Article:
Diane Barney

Albany

Cost of false fire alarms was greatly exaggerated

Just read Kathleen Moore’s Feb. 19 article [“False alarms cost fire dept. $1.1M in 2012”] in the Gazette. I assume she only knows what the mayor [Gary McCarthy] and fire chief [Michael Della Rocco] tell her. But does she or Mayor McCarthy or anyone else really think that there is even one person who believes it cost the city $1.1 million a year for the Fire Department to answer false fire alarms?

Unless all the city firemen are sitting around the firehouse and not getting paid and have to punch the time clock each time a call comes in, then punch back out afterwards, it doesn’t cost the city one extra dime in firemen’s pay to answer a false alarm or any other call.

These men are getting paid all the time they are on duty, whether they are fighting fires or polishing their shiny fire trucks, as all the children’s story books show. The only extra cost to the city is the price of wasted gas answering the calls. We’re talking hundreds at the most, not millions of dollars.

The mayor and chief also note added cost if a fire truck hits another vehicle while “racing” to answer a call. Maybe they should reconsider who they let “race” our fire trucks and other emergency vehicles. I did take notice that they don’t blame the civilian drivers in all these accidents, hmmmmmmm.

I believe the city firemen do an excellent job, but this story is all a bunch of manure.

Neil Nusbaum

Schenectady

Freedom of speech for me, but not for others

I read Al Haugen’s Feb. 14 letter concerning his desire to ban Vito Spinelli from submitting letters to the editor.

Mr. Haugen mounts an ad homenim attack on Mr. Spinelli, calling his letters “rants” and his opinions “off the wall.” He says that Mr. Spinelli should “spare us who have moved into the 21st century.” All without even addressing the contents of Spinelli’s letter.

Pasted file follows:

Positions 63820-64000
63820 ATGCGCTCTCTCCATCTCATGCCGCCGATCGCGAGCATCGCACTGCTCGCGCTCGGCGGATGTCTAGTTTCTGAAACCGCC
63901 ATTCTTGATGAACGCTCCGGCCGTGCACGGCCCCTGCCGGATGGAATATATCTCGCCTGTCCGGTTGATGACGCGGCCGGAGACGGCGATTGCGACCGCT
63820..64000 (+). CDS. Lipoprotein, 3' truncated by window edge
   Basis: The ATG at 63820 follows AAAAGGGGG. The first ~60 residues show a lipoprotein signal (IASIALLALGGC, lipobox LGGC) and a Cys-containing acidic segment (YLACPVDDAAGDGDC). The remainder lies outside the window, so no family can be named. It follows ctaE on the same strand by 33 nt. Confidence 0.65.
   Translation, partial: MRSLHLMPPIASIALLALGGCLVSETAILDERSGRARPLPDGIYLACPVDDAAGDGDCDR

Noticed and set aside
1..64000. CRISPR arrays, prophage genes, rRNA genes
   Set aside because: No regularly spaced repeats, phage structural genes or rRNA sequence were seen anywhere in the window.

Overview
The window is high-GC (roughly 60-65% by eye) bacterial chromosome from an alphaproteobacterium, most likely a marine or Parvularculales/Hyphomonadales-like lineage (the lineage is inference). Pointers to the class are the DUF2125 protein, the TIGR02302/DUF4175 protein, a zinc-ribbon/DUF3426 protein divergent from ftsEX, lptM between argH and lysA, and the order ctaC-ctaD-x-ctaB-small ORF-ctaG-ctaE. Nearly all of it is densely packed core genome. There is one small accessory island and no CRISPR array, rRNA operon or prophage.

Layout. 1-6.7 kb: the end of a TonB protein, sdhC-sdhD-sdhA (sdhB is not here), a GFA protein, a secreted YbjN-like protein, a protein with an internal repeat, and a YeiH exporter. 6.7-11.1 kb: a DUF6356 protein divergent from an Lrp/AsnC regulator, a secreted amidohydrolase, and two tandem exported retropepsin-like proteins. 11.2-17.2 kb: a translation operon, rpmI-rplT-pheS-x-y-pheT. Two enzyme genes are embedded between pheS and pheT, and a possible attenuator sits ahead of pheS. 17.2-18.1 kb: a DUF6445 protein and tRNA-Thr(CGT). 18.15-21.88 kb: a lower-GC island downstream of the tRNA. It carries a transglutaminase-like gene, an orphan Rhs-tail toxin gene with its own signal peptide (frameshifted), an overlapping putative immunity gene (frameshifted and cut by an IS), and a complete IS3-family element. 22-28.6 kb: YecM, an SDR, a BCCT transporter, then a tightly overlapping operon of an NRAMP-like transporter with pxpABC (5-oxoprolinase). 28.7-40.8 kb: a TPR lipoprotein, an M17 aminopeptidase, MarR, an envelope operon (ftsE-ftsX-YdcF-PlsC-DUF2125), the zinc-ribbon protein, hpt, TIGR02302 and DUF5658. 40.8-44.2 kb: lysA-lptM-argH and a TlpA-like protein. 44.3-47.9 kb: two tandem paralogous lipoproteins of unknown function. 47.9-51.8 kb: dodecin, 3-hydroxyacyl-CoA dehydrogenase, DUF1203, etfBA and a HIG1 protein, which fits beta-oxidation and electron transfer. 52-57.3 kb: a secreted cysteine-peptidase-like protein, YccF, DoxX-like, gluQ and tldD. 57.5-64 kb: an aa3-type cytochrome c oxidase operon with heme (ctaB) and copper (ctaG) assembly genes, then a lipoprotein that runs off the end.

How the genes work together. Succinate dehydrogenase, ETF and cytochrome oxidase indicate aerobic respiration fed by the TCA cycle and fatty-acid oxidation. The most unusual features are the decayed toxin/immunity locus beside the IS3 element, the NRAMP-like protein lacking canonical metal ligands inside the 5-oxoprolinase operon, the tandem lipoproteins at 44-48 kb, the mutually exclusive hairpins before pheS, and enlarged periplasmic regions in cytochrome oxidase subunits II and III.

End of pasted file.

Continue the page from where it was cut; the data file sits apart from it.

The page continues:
The right to freedom of speech was put there specifically to protect civil political speech. Calls for censorship are a precursor to tyranny and typically come from those with a weak argument. It would appear that Mr. Haugen is the one who needs to move into the 21st century.

Kudos to the Gazette for their fairness.

Bill Hartman

Scotia

Death with dignity should be the patient’s choice

Quality of life: Life is precious, where there is life, there is hope. Having said that, there is another issue besides alleviating the pain and suffering of terminally ill patients.

Dignity. When we can no longer live our life in a healthy, dignified way, and there is no hope of getting better, it’s time to consult with professionals on what options are available for comfort care; and when that is not enough, leave this life with composure and dignity.

Think how much better our families would feel if their last memory of their loved one was of quiet peace and dignity.

Marty Shanty

Charlton